“Watching senkō hanabi is like a meditation, mesmerising and calming, allowing thoughts and earthly worries to be temporarily cast aside. Although senkō hanabi only lasts approximately 20 seconds, its brief existence manages to express the sentiment and emotion of an entire life. As the senkō hanabi briefly transitions through each phase, comparisons can accordingly be drawn to the various transitions of one’s own life. The observer is reminded of the rapid change and development in birth and infancy; the vivacious energy of youth; refinement in middle age; and finally, withering in old age. Moreover, the irregular nature of the sparks stresses the randomness and uncertainty of life.”
In my portraits the senkō hanabi is not visible but I wanted to capture the meditative atmosphere of the scene. When I make a portrait I want it to be as close to the photograph I start from but at the same time to reflect the subject’s character.
I used the senkō hanabi scene to make four individual portraits. The reference picture is quite small, however: if it was printed each part corresponding to a portrait would measure about 5 cm x 7 cm. The drawings are on paper of 38 cm x 56 cm. Scaling up from such a small photograph is one of the challenges.
Furthermore, I like to use cold pressed watercolour paper, in this case Arches 300 g/m². This kind of paper has a very coarse grain. It contributes a lot to the texture of the final work, but on the other hand, the coarse grain imposes a limit on the precision with which details can be drawn.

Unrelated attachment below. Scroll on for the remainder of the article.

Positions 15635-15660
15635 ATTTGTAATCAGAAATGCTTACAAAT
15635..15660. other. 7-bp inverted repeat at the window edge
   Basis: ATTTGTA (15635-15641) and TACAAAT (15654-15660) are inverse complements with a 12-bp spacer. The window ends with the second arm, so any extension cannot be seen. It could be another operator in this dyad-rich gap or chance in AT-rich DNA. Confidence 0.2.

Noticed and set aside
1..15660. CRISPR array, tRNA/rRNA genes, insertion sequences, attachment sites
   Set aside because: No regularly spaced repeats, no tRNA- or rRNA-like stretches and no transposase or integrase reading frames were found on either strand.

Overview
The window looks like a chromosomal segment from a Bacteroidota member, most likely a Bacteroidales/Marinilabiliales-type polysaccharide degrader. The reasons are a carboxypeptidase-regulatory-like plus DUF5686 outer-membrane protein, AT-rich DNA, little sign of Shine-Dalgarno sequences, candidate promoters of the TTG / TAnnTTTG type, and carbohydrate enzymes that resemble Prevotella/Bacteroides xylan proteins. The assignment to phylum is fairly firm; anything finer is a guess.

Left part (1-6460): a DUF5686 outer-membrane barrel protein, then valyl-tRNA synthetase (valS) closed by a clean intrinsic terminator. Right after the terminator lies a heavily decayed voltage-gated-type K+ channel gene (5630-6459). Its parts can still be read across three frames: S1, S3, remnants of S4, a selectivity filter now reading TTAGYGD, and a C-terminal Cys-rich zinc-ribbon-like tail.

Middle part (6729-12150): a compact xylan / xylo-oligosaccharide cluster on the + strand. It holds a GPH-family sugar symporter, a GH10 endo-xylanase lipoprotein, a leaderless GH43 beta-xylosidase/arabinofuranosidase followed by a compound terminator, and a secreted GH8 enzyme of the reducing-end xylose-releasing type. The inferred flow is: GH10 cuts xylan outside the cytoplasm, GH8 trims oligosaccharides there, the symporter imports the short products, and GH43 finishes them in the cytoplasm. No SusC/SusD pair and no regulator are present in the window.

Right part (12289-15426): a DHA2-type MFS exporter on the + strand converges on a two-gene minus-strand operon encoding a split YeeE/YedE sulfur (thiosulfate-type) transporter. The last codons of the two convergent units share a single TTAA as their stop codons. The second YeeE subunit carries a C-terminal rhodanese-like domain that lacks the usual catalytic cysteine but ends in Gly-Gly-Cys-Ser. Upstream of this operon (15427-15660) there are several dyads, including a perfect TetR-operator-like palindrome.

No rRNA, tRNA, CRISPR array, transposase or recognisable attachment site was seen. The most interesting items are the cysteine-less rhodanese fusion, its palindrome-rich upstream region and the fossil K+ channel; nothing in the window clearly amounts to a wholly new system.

Finally, I prefer to use Conté pencils, because they have a much richer, blacker tint than ordinary pencils. But they have a thick, brittle lead that can’t be sharpened to a fine point. Also, Conté pencil strokes can’t be erased. So once they have been drawn they are part of the drawing, right or not. Because of all this, the final outcome of the drawing is not entirely under my control, and I like it that way.
For the first portrait, that of Yoshino, I used only Conté pencil and Faber-Castell Graphite Aquarelle pencils, and I washed the drawing to get a deeper black. I was not entirely happy with it, mostly because of the texture of the hair and the background, although the highlights on the face had turned out the way I wanted them and I was pleased with the ginkho pattern on the yukata as well.
For the portrait of Sachi, I used essentially the same approach but I decided to add a touch of blue colour to the yukata and use it for highlights as well. I used a Derwent Inktense watercolour pencil for this. Compared to other watercolour pencils, these give a much more intense colour. I rendered the background differently, more abstracted.
For the portrait of Suzu, I used pale pink and blue for the pattern of the yukata, and a slightly more magenta-like colour for the obi (sash), for highlights on the face and for the hairband.
The final portrait was that of Chika, and it was a bit more challenging because it is very dark and also more cropped than I wanted it for my composition, so I had to extend the right part of it. I again used the same blue with just a few accents of the pink. It is the most abstracted of the four portraits.
When these three portraits were done, I was no longer satisfied with the first one of Yoshino so I redid it. The composition is different, with the figure much larger, and I changed the position of the torso so that more of the yukata is visible. I used the same Derwent Inktense blue as for the other portraits on the yukata, and the same style of background treatment.
-  Offical web page of the manga Umimachi diary (in Japanese)
-  Japanese Fireworks (Hanabi): The Ephemeral Nature and Symbolism”, Damien Liu-Brennan, Mio Bryce, The International Journal of the Arts in Society, Volume 4, Number 5, 2010